[I am not authorized to speak for my employer; everything in this post comes from personal experience. I am solely responsible for the content herein.]
I’ve watched a lot of political coverage this year. A LOT.
Lately, Donald Trump has claimed that if he does not win it will be because the election was rigged. Republicans across the country have yelled that fraud is rampant, so you need to curtail early voting and require ID from a list that enfranchises gun owners and disenfranchises minorities and students.
But election fraud of the type that these laws purport to prevent is rare — you are more likely to be struck by lightning than to have committed voter fraud. News outlets, mostly (excepting Fox News) have done a decent job of reporting this.
It does not matter. Republicans insist that it is necessary to outlaw out of precinct voting, and reduce early voting days and institute onerous ID requirements.. (After the Shelby County v. Holder decision gutting the Voting Rights Act, the North Carolina legislatures wasted no time in putting in place restrictions that would impact African-American communities with “almost surgical precision,” according to Judge Diana Gribbon Motz of the Fourth Circuit Court of Appeals.)
Telling people exactly how rare voter fraud is matters. But what may matter more is telling voters why voter fraud of the type these laws purport to prevent doesn’t happen.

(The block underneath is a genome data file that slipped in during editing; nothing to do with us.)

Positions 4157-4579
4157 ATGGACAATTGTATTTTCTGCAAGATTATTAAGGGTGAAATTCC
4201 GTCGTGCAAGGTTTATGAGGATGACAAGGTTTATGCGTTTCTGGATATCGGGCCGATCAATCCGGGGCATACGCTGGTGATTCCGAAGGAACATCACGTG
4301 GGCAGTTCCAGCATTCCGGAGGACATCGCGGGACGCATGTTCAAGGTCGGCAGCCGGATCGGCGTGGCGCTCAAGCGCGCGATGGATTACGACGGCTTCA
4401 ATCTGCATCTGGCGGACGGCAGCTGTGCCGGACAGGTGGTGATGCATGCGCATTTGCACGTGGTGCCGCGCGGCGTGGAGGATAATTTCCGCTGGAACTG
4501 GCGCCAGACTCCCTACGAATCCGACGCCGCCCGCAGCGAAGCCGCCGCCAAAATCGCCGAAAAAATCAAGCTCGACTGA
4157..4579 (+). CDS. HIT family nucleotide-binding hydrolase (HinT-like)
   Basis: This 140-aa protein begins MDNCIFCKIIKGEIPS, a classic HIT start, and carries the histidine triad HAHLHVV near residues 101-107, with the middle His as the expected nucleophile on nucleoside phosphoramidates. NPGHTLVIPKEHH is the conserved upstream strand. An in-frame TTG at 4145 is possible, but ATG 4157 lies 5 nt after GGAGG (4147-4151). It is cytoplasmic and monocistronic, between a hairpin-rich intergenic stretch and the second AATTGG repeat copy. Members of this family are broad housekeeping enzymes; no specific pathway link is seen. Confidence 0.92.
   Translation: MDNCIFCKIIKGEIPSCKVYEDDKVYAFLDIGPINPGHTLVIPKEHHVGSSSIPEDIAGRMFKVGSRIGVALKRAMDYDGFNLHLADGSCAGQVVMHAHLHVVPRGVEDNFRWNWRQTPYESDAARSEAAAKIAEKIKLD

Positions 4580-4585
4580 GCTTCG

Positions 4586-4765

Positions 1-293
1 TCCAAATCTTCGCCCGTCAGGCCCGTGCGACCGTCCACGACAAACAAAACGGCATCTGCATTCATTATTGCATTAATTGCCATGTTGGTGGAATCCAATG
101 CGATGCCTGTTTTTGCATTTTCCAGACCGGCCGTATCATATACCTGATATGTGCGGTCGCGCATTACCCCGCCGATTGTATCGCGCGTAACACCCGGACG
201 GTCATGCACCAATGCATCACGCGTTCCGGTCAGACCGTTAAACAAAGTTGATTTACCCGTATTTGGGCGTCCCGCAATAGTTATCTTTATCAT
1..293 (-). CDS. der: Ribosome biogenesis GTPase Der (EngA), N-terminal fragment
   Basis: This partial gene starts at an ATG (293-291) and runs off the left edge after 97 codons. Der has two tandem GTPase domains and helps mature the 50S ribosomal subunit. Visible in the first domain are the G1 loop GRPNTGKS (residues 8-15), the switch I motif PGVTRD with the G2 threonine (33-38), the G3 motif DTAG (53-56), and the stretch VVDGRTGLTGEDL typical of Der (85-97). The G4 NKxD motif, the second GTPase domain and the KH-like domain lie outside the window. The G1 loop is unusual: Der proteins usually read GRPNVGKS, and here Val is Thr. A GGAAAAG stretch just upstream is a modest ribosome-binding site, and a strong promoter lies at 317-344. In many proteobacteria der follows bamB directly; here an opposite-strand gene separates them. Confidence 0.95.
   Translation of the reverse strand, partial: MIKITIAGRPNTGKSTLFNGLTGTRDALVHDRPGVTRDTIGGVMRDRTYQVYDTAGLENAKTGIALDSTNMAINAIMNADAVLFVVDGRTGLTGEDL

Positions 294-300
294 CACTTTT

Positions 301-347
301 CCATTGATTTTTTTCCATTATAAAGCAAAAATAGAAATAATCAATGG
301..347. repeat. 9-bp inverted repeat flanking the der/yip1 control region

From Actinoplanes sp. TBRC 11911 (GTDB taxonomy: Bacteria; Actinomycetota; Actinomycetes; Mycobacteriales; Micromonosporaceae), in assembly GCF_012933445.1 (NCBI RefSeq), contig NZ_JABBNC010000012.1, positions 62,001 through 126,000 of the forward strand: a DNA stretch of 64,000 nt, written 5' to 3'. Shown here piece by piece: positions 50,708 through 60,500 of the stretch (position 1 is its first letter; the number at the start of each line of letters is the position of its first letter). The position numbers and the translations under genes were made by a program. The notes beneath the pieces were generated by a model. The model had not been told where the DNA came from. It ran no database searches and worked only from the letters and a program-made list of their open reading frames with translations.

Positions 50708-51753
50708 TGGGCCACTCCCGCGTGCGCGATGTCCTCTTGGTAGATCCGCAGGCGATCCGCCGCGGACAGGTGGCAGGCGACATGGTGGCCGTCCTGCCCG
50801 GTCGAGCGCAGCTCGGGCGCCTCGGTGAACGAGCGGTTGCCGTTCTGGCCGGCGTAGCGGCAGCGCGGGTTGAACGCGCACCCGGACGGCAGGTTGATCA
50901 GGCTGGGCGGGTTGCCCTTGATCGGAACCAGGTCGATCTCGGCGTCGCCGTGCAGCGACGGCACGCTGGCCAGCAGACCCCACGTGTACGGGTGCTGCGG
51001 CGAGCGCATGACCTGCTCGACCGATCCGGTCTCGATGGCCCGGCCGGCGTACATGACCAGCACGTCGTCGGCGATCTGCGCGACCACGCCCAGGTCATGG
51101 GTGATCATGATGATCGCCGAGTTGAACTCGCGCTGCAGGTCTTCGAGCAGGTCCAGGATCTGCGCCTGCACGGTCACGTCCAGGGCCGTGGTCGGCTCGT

I live in a state which tries to enfranchise people as much as possible, and to make it as easy as possible for people to cast ballots. More pertinently, I worked in the elections division of a neighboring county.
When you go to the polls, you have to sign the poll book. This is a list of everyone who is registered to vote in that precinct, and who has not been sent a vote-by-mail ballot. You sign, you go to a booth and fill out a paper ballot or use an electronic voting machine. (In California, electric voting machines also have paper trails.) If you have been sent a vote-by-mail ballot, you can surrender it and vote at the polls. If you do not live in that precinct or for some other reason (such as not being registered) do not appear in the book, you fill out a provisional ballot.
Ah, the mystical provisional ballots. Bernie Sanders supporters held on for weeks claiming that provisionals were disposed of. No doubt, this is the mechanism by which Trump supporters believe the election could be rigged: people going about casting provisionals right and left.
The Bernie supporters were wrong: the provisional ballots do get counted. They don’t get counted election night, however. And they aren’t counted without being investigated first.
Provisional ballots are checked against the computer to see if the voter cast a ballot at a different precinct. If, so, the provisional isn’t counted. They are checked against the vote by mail ballots, and if the voter mailed in a valid vote by mail ballot, the provisional is not counted. They are checked against the voter rolls, to make sure that the voter is even registered to vote in the county.
Someone could go around precinct to precinct and cast provisional after provisional, and it would have no effect on the outcome of the election whatsoever. All the ballots cast after the initial one would be invalidated.
None of those franchise restriction laws would change the level of fraud one way or another, because carrying off such a fraud in numbers sufficient to impact a race would be impossible.
All those laws do is make it more difficult for people — at least people who are poor, or elderly, or minority — to vote. Didn’t we deal with this years ago? Apparently not.
Or maybe we did, and for the Republicans, that’s the problem.